Her faces are sacred once more.
- I can no longer bear the solar calendar created by the Catholic church. It’s linear and ugly in comparison to the circular lunar calendars that humanity used for thousands of years before Christianity. The moon is now my calendar and I’m constantly surprised by the synchronicity between what’s happening in my life and the phases of the moon. The Moon sings the song of life, death, and rebirth as She has from time before time.
The Moon is sacred.
- I can no longer ignore the threads of misogyny, racism, power, abuse, rape, greed, and war that ripple through all patriarchal religions and governments. I don’t know how we are going to get there, but I know that we must find a different way of living together.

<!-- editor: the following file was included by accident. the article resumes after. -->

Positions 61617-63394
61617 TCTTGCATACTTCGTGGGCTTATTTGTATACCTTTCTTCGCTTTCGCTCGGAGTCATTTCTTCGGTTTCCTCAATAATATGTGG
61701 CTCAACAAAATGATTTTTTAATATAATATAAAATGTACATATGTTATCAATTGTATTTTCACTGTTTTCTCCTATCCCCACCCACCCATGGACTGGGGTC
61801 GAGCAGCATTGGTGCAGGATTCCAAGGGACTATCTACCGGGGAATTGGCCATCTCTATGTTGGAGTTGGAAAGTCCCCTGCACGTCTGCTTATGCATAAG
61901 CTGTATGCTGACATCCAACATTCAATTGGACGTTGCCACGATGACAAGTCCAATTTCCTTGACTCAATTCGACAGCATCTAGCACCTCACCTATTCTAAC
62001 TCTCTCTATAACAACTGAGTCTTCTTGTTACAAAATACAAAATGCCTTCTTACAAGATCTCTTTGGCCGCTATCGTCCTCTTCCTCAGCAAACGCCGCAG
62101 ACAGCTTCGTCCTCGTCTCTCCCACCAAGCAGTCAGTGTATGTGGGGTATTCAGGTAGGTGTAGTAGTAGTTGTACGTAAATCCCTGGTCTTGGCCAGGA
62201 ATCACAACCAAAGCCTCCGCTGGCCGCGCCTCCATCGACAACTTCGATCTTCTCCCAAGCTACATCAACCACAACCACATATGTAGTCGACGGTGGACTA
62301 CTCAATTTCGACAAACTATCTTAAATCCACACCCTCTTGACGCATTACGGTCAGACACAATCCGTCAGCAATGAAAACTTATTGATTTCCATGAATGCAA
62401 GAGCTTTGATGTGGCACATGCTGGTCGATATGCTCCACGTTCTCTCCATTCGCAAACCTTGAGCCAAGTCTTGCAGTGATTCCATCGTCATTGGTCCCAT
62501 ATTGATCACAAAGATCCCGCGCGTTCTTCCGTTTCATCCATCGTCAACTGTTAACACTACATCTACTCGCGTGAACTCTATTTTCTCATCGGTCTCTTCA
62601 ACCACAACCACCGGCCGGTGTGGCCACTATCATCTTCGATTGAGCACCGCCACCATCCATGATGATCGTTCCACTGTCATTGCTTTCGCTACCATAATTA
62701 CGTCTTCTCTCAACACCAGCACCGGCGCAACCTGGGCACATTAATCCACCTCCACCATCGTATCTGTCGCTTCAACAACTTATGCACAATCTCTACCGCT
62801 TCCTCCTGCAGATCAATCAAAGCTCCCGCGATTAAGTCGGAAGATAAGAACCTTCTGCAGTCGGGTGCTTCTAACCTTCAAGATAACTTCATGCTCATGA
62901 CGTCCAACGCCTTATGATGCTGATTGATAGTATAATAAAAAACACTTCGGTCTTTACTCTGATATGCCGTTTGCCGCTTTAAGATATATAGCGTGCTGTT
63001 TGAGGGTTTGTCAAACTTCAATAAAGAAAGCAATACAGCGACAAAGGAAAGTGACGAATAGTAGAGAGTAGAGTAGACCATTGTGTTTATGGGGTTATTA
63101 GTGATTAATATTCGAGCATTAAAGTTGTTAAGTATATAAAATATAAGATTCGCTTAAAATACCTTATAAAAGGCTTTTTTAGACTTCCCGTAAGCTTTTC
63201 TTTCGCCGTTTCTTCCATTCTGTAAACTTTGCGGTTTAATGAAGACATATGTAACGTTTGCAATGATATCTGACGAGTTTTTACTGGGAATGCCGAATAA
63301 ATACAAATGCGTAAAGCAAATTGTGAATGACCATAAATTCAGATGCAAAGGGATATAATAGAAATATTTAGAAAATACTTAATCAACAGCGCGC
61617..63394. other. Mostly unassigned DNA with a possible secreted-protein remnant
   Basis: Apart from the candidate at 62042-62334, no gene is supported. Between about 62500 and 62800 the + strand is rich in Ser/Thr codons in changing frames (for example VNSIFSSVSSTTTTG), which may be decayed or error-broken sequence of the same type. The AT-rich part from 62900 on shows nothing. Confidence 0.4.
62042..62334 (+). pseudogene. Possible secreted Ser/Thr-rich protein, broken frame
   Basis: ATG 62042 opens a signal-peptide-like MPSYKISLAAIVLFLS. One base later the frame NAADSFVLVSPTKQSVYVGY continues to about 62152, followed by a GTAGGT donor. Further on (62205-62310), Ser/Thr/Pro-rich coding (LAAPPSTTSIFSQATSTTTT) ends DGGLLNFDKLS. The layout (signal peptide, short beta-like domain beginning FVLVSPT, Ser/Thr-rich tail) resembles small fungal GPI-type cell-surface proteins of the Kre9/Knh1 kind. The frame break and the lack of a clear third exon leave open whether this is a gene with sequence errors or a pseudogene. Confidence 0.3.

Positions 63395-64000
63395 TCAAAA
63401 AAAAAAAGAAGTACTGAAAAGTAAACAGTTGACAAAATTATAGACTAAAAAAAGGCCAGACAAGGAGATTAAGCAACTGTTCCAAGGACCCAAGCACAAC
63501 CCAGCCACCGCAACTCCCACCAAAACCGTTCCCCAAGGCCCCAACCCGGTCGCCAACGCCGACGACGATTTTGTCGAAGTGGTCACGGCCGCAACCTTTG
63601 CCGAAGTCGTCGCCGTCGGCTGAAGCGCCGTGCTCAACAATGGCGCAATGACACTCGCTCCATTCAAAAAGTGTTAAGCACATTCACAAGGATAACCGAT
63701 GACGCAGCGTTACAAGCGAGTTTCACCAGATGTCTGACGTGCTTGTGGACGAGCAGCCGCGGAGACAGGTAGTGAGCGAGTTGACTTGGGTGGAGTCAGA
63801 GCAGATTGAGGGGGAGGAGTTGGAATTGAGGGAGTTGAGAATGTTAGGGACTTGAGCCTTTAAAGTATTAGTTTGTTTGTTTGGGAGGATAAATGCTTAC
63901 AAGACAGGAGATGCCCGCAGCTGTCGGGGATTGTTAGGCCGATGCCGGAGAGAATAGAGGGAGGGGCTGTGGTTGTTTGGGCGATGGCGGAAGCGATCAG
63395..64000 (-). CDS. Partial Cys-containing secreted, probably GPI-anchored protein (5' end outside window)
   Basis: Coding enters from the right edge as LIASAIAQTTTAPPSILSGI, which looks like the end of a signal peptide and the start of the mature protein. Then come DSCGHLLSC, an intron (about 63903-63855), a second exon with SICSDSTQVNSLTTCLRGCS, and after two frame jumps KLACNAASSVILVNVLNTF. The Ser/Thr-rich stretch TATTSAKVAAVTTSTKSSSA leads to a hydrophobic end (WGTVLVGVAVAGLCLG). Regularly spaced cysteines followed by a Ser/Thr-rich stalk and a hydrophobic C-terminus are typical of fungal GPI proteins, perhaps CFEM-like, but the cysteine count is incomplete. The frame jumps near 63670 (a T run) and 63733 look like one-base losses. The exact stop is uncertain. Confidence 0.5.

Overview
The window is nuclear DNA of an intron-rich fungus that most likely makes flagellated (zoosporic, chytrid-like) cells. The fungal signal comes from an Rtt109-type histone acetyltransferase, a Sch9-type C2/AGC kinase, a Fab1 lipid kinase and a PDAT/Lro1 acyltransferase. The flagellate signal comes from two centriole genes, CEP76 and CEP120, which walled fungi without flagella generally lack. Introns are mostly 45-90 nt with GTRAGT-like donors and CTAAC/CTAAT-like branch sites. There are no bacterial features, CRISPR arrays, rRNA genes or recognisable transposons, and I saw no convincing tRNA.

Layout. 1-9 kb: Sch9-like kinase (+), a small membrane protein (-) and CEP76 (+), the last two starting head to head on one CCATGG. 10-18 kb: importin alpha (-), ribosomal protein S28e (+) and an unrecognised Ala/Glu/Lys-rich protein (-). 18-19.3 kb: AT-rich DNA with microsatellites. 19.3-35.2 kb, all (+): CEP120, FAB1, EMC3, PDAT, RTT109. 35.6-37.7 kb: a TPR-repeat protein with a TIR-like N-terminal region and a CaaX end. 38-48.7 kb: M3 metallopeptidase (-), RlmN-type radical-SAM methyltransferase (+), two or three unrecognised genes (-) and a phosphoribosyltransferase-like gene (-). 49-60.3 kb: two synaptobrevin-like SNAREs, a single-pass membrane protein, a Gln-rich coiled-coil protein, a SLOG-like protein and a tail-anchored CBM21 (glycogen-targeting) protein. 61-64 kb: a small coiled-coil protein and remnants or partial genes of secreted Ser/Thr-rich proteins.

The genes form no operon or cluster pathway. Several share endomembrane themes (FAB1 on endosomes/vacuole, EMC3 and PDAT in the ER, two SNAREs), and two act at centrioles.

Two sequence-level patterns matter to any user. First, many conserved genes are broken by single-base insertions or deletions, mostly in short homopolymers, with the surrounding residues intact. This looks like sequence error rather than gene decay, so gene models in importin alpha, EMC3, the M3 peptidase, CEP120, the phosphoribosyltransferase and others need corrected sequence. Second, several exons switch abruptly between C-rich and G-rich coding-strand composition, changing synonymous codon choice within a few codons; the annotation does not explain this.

Community is sacred.
- I know what I know. I see what I see.
Truth is sacred.
- I find my voice. After lifetimes of being silenced, I am silent no more. I speak.
My voice is sacred. Your voice is sacred.
- I can no longer pray the prayers of patriarchy. The words turn to dust in my mouth. I need living prayers. Prayers that cherish my body and enchant my soul. And as a prayer artist, this has been the great joy of my life.
Prayer—real living prayer—is sacred.
The list is longer, but I think that’s enough for one day!
If you want to find Her, I invite you to change Her pronouns.
If you’ve always written to a male god, prayed to a male god, or never even thought about who or what god is, pick up a pen and address Her by one of Her names. Maybe Isis. Maybe Our Lady. Maybe Sophia, Hokmah, Shechinah, Astarte.